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Principal Investigator
Name
Leah Mechanic
Institution
Westat
Email
About this CDAS Project
Study
PLCO (Learn more about this study)
Project ID
2008-0042
Initial CDAS Request Approval
Oct 9, 2008
Title
DNA Extraction Method, Biological Specimen, and DNA Yield for Genetic Studies in PLCO
Summary
The field of genetic epidemiology has witnessed a revolution due to the launch of the International HapMap project describing the linkage disequilibrium of the human genome in 2002 and the advent of less expensive, high density genotyping platforms. These platforms enable genotyping of millions of single nucleotide polymorphisms (SNPs) in a single individual. The quality of DNA used in genotyping assays influences genotyping success and may influence the results. We hypothesize that the usability of DNA for genomic assays, a surrogate for DNA quality, was modulated by the type of biological specimen, method of DNA extraction, and variation in collection and storage. We will investigate this hypothesis using data obtained from specimens selected for a case-control study nested within the Prostate Lung Colorectal and Ovarian (PLCO) screening trial examining association of genetic variation with breast cancer. DNA quantity was assessed using Nanodrop or PicoGreen assay results. Specimens with DNA concentrations greater than 25 ng/ml and total yields of at least 20 mg were considered suitable (or usable) for genotyping based on standards established by the NCI Core Genotyping Facility (http://cgf.nci.nih.gov/). The number of suitable DNA samples for genotyping purposes and average DNA amounts per volume of starting specimen obtained after DNA extraction will be compared for each method of DNA extraction and type of biological specimen. The association of DNA usability with time between blood collection and freezing and storage time will also examined. Determining how DNA quantity and usability are affected by preanalytic variables, such as extraction method, type of biological specimen, time between blood collection and freezing, and storage time will enable investigators to optimize the design and implementation of genetic association and candidate gene studies.
Aims

High yields of DNA are required for high throughput genotyping assays, such as whole genome scans and more sensitive genetic assays, including measuring genetic methylation or somatic mutations. We hypothesize that DNA usability for genomic assays is modulated by the type of biological specimen (whole blood, buffy coat, buffycoat/RBC), method of DNA extraction, and variation in collection and storage. For the purposes of this proposal, DNA usability, or suitable for genotyping, is defined according to standards used by the NCI Core Genotyping Facility (CGF) (http://cgf.nci.nih.gov/) as specimens with concentrations greater than 25 ng/ml and total yields of at least 20 mg. This hypothesis will be addressed by the following aims: Aim 1. Examine the yields of DNA obtained using Qiagen, Gentra Autopure or Phenol-Chloroform extraction obtained from buffy coat specimens. The usability of DNA will be evaluated by examining the average amount of DNA (total amount, concentration) obtained from one vial of buffy coat specimens as estimated using the Nanodrop assay. Aim II. Determine the relationship between the biological specimen and DNA usability. DNA yields and quality, evaluated as described in Aim I, will be compared for whole blood, buffy coat, red blood cell (RBC)/buffy coat specimens obtained in PLCO using the Qiagen method for DNA purification. Aim III. Investigate how increasing the amount of time post-collection before a whole blood specimen is processed and/or the length of time a fractionated whole blood sample is in storage before its DNA is extracted affects the usability of the resulting DNA. The storage time of whole blood specimens and the time between blood draw and freezing of the specimen will be compared with DNA yield. Another potential source of variation to be examined is different screening center where specimens were collected. Some screening centers processed blood in satellite centers or while others process blood at major hospital labs or SC site-specific labs.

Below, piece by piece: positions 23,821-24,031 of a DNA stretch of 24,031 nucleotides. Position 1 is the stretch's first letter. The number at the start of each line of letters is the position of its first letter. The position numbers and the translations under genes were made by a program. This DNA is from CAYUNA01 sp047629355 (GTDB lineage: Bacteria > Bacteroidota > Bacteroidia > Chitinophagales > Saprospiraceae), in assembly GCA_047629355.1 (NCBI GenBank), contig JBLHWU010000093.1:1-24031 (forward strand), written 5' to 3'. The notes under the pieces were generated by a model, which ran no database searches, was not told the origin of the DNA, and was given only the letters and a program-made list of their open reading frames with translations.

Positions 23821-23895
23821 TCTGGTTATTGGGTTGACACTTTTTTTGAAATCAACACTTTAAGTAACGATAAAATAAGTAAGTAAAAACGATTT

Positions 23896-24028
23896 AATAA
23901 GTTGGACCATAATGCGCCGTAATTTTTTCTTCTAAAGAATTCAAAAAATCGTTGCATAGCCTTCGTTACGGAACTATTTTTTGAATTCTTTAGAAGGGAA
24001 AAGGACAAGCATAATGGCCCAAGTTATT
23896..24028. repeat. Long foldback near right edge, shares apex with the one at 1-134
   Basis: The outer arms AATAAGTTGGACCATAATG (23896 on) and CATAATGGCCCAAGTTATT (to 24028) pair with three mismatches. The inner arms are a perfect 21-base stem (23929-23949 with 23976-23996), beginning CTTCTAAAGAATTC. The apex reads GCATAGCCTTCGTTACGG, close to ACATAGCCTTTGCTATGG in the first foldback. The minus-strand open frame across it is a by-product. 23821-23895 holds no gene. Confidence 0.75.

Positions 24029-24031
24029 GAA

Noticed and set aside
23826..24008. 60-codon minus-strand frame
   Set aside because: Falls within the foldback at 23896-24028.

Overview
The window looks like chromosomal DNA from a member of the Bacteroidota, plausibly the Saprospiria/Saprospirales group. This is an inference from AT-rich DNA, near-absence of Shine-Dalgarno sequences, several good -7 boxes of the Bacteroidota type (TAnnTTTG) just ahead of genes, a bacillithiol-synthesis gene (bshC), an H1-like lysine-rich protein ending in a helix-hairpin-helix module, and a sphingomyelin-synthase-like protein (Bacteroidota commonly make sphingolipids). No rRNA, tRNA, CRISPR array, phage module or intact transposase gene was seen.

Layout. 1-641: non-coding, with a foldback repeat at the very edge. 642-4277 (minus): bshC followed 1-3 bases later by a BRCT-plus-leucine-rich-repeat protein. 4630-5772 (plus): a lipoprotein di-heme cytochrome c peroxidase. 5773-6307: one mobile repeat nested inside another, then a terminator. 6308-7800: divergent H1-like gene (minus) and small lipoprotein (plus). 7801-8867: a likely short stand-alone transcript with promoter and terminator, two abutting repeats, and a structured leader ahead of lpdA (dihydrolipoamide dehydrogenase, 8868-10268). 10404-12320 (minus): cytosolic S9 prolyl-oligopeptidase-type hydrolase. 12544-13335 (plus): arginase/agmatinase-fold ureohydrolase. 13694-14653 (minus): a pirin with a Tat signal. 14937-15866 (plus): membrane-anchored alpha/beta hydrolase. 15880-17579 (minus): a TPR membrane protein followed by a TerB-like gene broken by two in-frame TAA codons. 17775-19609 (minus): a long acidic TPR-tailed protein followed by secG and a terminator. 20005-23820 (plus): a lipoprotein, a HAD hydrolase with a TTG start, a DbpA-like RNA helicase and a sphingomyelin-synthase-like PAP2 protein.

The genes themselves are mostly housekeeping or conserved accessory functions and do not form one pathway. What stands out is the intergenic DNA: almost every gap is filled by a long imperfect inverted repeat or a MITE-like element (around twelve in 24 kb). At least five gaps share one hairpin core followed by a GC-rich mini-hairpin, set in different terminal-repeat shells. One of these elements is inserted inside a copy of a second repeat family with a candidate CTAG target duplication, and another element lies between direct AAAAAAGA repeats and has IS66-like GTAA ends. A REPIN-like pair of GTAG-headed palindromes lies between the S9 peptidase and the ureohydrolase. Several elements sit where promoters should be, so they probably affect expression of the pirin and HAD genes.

Collaborators

Arti Varanasi (Westat)
Asia Khan (Westat)
Barbara O'Brien (Westat)
Danielle Carrick (Westat)
Karen Pettit (Westat)
Leah Mechanic (Westat)
Mark Cosentino (SAIC-Frederick)
Tim Sheehy (SAIC-Frederick)